Family Stones: Designers Who Can Revamp Heritage Jewelry

purple ring

Time builds the most impressive jewelry collections. Over years and often across generations, exquisite pieces are given in the name of love, passed down to a family member, or purchased on a spontaneous spree. Some women amass treasure chests that could rival those of a European royal court. Sadly, though, such cherished assemblages can end up languishing in drawers or safes because our lifestyle has evolved, and the formal jewelry suites of yesteryear can appear out-of-date or even gaudy today. Contemporary designs with everyday wearability are in vogue now, but any stylish woman worth her weight in gold still wants glamorous jewelry that expresses her individuality.

The dilemma is how to honor treasured adornments while—gulp—changing them to satisfy a woman’s current taste. If the thought alone creates apprehension, consider what a number of today’s top jewelers have recently accomplished on behalf of their clients.

British jeweler Stephen Webster, for starters, is increasingly answering the call of women who want their precious jewels reimagined. “I had a client come into my showroom last year and basically dump the crown jewels on my table,” says Webster, who has a salon in London’s Mayfair neighborhood. “These were great pieces by Bulgari and David Morris, with amazing stones, but she just didn’t wear them anymore.” He took apart the jewelry and recast important sapphires in several pairs of modern asymmetrical earrings, and colored stones in a series of bangles, minimizing the use of diamonds to keep it less formal. “She has her jewelry back,” he says, “but it serves a more useful purpose because it fits into her life.”

Understandably, women can be hesitant to take a valuable piece apart. But when a piece comes from a top-quality jeweler, its real value often lies in the exceptional stones. “It’s like redecorating your home,” says Glenn Spiro, a London-based jeweler. “Your home gets a bit tired after 20 years, but you don’t dump the house, you redesign it. Why shouldn’t you do the same with jewelry?” A client recently brought him an old necklace with “enormous yellow diamonds” and asked that he make use of the extraordinary stones. Spiro created four new pieces from the necklace, including glamorous chandelier earrings with yellow diamonds set in contrasting blue titanium. What was once a classic design became an entirely new look.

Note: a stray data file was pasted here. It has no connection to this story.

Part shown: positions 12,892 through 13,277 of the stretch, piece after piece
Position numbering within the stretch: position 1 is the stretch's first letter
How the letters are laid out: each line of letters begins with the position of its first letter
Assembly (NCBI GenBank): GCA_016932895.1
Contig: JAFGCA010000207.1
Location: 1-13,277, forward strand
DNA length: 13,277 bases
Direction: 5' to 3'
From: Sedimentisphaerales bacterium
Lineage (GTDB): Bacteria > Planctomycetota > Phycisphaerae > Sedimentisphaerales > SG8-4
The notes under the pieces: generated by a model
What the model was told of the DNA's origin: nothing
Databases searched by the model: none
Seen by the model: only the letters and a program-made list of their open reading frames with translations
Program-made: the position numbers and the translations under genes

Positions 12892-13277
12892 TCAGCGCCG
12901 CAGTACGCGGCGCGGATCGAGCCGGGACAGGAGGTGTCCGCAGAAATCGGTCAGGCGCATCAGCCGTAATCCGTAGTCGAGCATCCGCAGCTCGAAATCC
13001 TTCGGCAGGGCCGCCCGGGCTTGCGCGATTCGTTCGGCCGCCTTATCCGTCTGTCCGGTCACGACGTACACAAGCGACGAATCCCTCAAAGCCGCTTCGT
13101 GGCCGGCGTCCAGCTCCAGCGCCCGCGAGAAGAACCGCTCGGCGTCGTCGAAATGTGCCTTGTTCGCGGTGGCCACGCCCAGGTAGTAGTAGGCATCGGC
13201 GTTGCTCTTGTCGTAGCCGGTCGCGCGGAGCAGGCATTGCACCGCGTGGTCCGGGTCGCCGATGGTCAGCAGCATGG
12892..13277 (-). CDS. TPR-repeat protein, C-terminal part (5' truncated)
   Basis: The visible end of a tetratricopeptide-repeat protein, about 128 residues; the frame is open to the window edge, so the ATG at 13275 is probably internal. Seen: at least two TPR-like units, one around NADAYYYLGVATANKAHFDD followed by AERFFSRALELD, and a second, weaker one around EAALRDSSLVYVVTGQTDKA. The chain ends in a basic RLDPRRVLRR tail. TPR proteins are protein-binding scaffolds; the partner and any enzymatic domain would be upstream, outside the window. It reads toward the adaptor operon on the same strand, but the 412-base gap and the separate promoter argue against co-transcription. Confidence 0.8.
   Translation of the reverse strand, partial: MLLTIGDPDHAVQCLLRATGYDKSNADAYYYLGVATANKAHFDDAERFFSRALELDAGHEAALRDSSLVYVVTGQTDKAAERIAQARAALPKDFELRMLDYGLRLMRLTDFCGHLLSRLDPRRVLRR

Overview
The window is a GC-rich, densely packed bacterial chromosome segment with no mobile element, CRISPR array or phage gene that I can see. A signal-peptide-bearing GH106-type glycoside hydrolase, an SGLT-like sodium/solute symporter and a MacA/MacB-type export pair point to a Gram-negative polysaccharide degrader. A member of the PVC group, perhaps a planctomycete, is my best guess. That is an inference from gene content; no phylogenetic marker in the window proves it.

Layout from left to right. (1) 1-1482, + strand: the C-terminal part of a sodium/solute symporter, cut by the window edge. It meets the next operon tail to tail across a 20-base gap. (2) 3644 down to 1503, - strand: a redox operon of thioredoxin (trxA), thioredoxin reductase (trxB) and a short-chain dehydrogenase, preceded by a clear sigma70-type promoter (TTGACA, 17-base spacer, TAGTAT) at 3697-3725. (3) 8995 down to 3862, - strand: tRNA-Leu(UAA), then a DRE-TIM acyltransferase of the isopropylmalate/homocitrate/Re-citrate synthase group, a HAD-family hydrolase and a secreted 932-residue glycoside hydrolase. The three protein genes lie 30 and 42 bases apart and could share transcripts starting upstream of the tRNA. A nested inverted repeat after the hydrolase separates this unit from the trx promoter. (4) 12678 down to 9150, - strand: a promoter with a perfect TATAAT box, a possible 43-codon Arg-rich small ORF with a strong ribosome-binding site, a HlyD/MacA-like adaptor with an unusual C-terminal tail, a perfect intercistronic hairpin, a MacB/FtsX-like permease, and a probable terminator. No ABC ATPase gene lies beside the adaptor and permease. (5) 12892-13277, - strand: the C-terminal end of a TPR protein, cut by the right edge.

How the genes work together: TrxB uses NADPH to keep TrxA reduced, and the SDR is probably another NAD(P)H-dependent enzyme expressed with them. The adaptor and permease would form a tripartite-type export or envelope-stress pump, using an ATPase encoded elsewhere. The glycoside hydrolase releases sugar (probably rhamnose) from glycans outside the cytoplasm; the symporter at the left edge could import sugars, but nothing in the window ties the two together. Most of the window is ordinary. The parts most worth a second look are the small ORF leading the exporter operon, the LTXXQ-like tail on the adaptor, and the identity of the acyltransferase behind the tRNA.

“It’s more about how the jewelery is styled today rather than how big is a stone,” says Beverly Hills jeweler Martin Katz. As women get older, he says, their style changes and pieces they purchased 10 or 20 years ago aren’t necessarily their taste anymore. But regardless of age, he adds, women want jewelry that is chic, stylish, and wearable day or night. To that end, he recently redesigned a client’s 11-carat classic emerald ring, which was flanked by two important diamonds, by framing the stone with a circle of emeralds. The result: a subtle, sophisticated tone-on-tone ring with contemporary flair.

“We go through jewelry periods—art deco, seventies style, and the past 20 years have been the bling period,” says Spiro. “Not long ago, people wanted jewelry that looked as big as possible; now it’s about being chic, stylish, and daring with color and materials.” His approach is to combine precious heirloom stones with bold colors and materials like wood, titanium, and resin. “It makes it cool and wearable, and they walk out with something wonderful, not just a collection of stones.”

When a client came to Suzanne Syz’s Geneva showroom last year asking for a contemporary alternative to her grandmother’s classic ring setting—which held a 35-carat aquamarine sourced from the now-depleted Santa Maria de Itabira mine in Brazil—the Zurich-born jewelry designer known for bold creations commissioned a stonecutter in Idar-Oberstein, Germany, to carve a new rock-crystal setting for the stone. “People are connecting to contemporary art and they want elevated jewelry design,” says Syz, who surrounded the blue stone with a sprinkling of diamonds. Despite its size, the ring doesn’t “scream carats,” she says. And, she notes, “you can wear it day and night.”

Such wearability and versatility are indeed important. As evidenced by the Paris haute couture shows in January, fashion is moving to a more streamlined, contemporary aesthetic, and jewelry needs to work seamlessly with the clothing. That is why Hong Kong-based jewelry designer Michelle Ong is fashioning more elaborate brooches and pendant necklaces to work with women’s wardrobes. When a client brought her a strand of Burmese rubies and another of sapphires, she created five brooches, earrings, and rings from the stones, adding other red and blue gems to create subtle tonal pieces. “Asian women love to wear jewelry day and night,” says Ong, “and brooches are more versatile and playful.”

A Stephen Webster necklace is made by skilled artisans in his London workshop. Photo: Stephen Webster

And maybe that’s the point: Jewelry—even our most prized pieces—should be fun and easy to wear. In the hands of today’s top jewelers, yesterday’s classics can become today’s standouts. That’s not to say that today’s accomplished women need to prove anything by wearing important jewels—quite the contrary, observes Webster. “But they still love a great gemstone,” he says. “I’m breaking down the formality of jewelry while retaining its intrinsic value.”

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